An integrative approach to degenerative joint disease can be quite rewarding for the patient and the veterinarian. This goes beyond prescribing analgesic and antiinflammatory medications to the incorporation of proactive chondroprotective supplements such as injectable and oral glycosaminoglycans. The development of a proactive approach including an appropriate exercise program is essential to proper maintenance of the musculature without overdue stress on the joints. Western botanicals such as devils claw has been found to be beneficial for degenerative joint disease. An ayurvedic herb, boswellia has been found to have antiinflammatory effects in joints. Chinese herbal formulas address degenerative joint disease form a TCM perspective based on treating the underlying causes and chinese disease patterns. Formulas such as arthrogen, Drynaria 12, and others address particular conditions. Essential fatty acid supplements are beneficial for joints as well.
Acupuncture and physical manipulative therapies can be very beneficial for degenerative joint disease. Acupuncture can be used to relieve inflammation, improve analgesia, increase circulation and decrease muscle spasms around particular joints. It may also be used to treat underlying TCM conditions that predispose to arthritis. Manipulative therapies may be added to treat secondary compensatory problems. Massage and acupressure may be taught to the client in order that they can support the program at home. Magnetic therapy, laser therapy, hot and cold therapy may also be beneficial.
Numerous gastrointestinal conditions may be responsive to an integrative approach including inflammatory bowel disease, megasophagus, feline opstipation syndrome and others. The key to an integrative approach to gastrointestinal conditions, as with most conditions, is proper diet. Proper dietary management with the incorporation of natural foods, a paleolithic diet and removal of allergenic foods is the foundation to an itnegrative approach to g.i. conditions. Appropriate supplementation with probiotics, digestive enzymes, and amino acids is also critical. L-glutamine is the fuel for enterocytes and is essential in the treatment of inflammatory bowel disease and allergic gastroenteritis. Western herbs such as slippery elm bark, ginger and others are beneficial for specific condititions as well. Ginger is an excellent remedy for motion sickness in dogs.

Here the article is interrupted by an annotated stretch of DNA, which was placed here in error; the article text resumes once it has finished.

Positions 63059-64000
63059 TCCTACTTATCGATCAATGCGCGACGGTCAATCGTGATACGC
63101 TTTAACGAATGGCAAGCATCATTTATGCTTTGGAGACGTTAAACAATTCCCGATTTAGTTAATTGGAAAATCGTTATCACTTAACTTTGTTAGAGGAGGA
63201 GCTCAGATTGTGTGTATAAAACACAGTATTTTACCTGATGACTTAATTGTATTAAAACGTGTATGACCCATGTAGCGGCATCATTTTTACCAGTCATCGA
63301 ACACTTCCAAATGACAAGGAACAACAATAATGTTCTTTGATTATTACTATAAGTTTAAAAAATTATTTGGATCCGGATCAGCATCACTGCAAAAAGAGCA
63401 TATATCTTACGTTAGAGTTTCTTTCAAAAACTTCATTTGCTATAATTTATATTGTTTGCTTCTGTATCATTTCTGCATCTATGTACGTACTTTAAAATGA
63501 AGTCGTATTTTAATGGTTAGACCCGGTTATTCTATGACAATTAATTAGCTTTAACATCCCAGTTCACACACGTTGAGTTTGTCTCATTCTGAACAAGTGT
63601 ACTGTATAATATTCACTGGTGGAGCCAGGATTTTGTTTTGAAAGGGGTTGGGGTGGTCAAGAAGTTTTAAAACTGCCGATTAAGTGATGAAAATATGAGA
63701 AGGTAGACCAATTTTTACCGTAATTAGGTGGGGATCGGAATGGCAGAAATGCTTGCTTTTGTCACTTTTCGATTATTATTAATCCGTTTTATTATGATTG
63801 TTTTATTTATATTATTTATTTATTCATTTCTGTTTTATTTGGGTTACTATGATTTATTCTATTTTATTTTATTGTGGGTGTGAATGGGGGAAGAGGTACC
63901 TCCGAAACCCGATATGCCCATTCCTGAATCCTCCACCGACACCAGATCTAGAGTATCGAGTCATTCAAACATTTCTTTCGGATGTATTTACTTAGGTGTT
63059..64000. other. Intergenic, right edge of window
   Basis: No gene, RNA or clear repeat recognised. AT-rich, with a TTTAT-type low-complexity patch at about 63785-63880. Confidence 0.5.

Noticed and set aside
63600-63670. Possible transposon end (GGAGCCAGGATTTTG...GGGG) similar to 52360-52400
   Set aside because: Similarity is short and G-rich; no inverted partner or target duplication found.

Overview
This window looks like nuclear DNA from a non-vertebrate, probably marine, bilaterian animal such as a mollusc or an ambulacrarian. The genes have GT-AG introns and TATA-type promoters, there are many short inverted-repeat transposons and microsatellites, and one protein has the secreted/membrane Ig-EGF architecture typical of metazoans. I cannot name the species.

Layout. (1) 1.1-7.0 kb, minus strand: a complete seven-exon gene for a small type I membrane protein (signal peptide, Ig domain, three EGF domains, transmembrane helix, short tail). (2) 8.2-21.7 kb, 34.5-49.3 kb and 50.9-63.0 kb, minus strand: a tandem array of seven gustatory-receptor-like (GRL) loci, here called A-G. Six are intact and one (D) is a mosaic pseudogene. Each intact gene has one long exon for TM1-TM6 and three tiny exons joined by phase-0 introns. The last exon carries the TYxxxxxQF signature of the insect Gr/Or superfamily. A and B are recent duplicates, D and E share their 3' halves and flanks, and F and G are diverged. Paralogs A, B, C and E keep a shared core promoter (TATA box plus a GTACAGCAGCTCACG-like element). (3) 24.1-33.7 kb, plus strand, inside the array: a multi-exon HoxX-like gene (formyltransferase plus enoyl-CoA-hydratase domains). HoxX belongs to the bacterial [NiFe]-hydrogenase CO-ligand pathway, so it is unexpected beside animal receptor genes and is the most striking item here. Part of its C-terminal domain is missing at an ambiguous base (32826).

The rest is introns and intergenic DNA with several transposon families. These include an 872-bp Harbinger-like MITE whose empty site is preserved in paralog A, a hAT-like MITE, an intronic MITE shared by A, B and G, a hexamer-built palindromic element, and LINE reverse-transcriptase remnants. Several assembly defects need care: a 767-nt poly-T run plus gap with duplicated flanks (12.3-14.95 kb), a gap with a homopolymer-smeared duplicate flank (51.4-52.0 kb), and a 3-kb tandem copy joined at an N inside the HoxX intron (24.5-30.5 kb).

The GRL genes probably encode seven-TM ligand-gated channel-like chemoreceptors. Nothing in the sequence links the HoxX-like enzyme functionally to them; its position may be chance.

Acupuncture has been found to be beneficial in the treatment of vomiting and diarrhea. Acupuncture helps regulate gastrointestinal motility. It has been used in the treatment of megaesophagus, feline obstipation, allergic, bacterial and viral gastroenteritis and pancreatitis. Chinese herbal formulas may prescribed to address underlying TCM conditions.
Integrative approaches to pancreatitis, hepatic disease, cardiovascular and others are also reviewed.
No one form of medicine has all the solutions to all diseases. The future of veterinary medicine should include the most successful approaches to specific conditions including conventional western medicine and surgery along with CAVM. An individualized specific integrative approach to a patient will allow the animal to live a longer, quality life with their human caretaker.